MXA’S GYRO GEARLOOSE INVENTION OF THE DAY: TRYING TO AVOID H2O WITH SIMPLE O

December 17, 2013
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Do you remember Gyro Gearloose? He was an anthropomorphic chicken created by the Walt Disney Company who appeared in the Scrooge McDuck comic-book series. Gyro was the town of Duckburg’s most famous inventor. Because his inventions were rarely successful, the name Gyro Gearloose has become synonymous with any inventor with a crazy or crackpot idea. Motocross has had more than its fair share of Gyro Gearlooses?some amazingly successful, rich and lauded for their ideas, while others were derided, laughed at and forgotten for ideas that were just as good. Sadly, some of the most creative motocross inventions never made it to the bikes of a sport dedicated to innovation. MXA presents the latest installment in its series of weird and wacky inventions.

                                             
DG PRO-FLO AIR SCOOP

On the dawn of water-cooling, riders were looking for ways to control heat build-up in their air-cooled cylinders. The most successful idea was the DG Pro-Flow air scoop. It was a simple air scoop that attached under the gas tank and down over the fins of an air-cooled cylinder. At speed it increased air velocity through the fins by virtue of the Bernoulli Effect. The inventor was Jody Weisel.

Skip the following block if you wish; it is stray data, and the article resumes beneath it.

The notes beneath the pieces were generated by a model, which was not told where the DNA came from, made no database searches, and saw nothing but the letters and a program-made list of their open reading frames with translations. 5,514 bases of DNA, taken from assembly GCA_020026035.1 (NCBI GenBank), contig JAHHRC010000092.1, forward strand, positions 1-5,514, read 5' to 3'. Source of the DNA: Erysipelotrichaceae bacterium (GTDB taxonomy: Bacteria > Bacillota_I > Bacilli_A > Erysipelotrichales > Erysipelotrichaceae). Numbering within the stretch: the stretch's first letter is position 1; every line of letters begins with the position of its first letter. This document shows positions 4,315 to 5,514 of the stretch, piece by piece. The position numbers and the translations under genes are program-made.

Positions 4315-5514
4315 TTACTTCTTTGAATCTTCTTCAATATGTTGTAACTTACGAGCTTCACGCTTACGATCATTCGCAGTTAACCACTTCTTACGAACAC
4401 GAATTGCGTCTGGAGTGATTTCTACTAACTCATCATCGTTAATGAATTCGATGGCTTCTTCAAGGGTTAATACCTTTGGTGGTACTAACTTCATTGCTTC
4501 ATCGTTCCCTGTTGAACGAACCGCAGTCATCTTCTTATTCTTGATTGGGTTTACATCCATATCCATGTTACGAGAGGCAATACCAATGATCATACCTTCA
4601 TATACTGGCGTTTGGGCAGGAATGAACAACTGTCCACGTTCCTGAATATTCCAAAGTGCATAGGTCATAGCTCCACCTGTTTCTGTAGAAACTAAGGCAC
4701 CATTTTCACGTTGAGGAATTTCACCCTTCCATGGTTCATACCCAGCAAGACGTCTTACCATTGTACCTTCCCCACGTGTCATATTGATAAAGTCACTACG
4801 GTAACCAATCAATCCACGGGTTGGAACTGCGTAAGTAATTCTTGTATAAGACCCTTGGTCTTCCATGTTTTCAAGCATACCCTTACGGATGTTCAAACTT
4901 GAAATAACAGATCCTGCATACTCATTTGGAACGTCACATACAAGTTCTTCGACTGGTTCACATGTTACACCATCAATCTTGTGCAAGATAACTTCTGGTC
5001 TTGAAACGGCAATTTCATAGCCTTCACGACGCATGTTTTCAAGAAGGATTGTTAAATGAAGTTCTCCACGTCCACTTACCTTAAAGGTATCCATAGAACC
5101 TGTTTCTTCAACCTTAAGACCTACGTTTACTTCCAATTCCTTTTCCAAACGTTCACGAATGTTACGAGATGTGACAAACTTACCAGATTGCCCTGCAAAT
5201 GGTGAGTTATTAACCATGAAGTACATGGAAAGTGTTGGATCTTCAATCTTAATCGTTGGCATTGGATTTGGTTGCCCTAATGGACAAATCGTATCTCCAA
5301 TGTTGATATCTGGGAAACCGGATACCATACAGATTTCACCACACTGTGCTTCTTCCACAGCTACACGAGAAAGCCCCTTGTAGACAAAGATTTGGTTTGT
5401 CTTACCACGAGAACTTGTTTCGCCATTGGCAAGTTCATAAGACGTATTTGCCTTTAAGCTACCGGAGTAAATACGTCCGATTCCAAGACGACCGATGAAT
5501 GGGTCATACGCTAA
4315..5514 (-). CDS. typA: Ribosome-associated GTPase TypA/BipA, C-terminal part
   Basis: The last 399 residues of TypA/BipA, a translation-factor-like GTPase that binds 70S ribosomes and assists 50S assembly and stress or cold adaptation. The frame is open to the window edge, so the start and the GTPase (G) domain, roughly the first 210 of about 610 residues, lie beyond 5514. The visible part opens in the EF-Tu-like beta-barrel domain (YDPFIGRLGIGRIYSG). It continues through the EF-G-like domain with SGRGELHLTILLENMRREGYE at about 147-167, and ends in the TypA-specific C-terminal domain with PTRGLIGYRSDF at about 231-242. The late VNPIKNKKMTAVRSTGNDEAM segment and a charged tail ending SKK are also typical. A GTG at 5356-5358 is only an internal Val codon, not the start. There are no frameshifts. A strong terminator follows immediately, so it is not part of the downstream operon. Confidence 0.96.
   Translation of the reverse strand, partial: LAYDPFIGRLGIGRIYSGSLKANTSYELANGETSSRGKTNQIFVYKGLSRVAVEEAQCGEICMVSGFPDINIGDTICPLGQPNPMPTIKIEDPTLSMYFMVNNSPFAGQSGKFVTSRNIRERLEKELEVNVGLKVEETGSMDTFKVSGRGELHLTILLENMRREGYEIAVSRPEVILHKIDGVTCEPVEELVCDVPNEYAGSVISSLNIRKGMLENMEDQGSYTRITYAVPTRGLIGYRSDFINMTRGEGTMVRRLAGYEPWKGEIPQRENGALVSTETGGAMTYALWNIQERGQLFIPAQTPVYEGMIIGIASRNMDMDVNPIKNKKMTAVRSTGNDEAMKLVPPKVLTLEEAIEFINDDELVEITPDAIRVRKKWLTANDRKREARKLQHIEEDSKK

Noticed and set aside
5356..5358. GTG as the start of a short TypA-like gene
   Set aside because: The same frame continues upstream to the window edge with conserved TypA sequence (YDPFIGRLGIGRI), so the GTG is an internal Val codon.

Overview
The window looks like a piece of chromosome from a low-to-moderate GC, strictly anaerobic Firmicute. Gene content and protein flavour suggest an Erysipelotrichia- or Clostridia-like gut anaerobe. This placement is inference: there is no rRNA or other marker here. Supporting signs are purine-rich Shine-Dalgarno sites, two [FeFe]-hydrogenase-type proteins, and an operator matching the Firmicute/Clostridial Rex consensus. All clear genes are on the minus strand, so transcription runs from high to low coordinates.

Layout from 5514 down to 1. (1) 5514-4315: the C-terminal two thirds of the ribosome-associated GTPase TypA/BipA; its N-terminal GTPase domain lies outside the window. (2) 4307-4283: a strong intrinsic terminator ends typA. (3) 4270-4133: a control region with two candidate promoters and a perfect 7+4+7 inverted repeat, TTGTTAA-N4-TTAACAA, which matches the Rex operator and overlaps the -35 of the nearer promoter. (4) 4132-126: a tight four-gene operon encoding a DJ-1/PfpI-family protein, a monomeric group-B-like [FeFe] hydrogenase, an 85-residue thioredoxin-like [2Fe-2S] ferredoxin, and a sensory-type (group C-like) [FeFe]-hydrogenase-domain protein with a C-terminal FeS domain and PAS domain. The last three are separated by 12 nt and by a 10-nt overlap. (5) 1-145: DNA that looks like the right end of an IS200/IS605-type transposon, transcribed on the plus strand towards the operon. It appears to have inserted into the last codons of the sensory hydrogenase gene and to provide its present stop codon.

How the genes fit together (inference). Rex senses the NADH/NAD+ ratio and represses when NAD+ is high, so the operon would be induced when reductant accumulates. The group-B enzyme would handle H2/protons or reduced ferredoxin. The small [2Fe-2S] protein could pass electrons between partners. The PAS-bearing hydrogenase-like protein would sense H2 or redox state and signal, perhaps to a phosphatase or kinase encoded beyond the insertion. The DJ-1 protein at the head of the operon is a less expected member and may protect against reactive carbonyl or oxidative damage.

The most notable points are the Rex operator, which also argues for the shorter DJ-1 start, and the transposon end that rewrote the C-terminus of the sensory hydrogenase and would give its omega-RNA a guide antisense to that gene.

Here is the Pro-Flow scoop mounted to an air-cooled 1980 Honda CR125. It may be hard to imagine, but 33 years ago all bikes were air-cooled. Eventually water-cooling eliminated the need for air scoops, although 500cc bikes stayed water-cooled for much longer than 125 or 250 two-strokes.


Although this bike says Derbi on it, it is actually a modified Suzuki RM250 with both a Pro-Flow scoop on the side of the engine and an air scoop front number plate.


Honda and Yamaha both decided that the Pro-Flow scoop was a good enough idea to copy. This is the production air scoop on the 1984 Honda CR500.


The 1987 Yamaha YZ490 came off the showroom with a black plastic air scoop. We asked Jody if Honda and Yamaha paid him royalties for using his design. He just laughed and said, “The air scoop was just a last-ditch effort to cool bikes that were rapidly getting more powerful and generating more heat than the finning could control. As with most ideas, I wanted to do something for my own race bike and was happy that other people could use it also. Neither Honda nor Yamaha were going to stick with air-cooling for very long, so I took pride in the fact that they liked my idea.”

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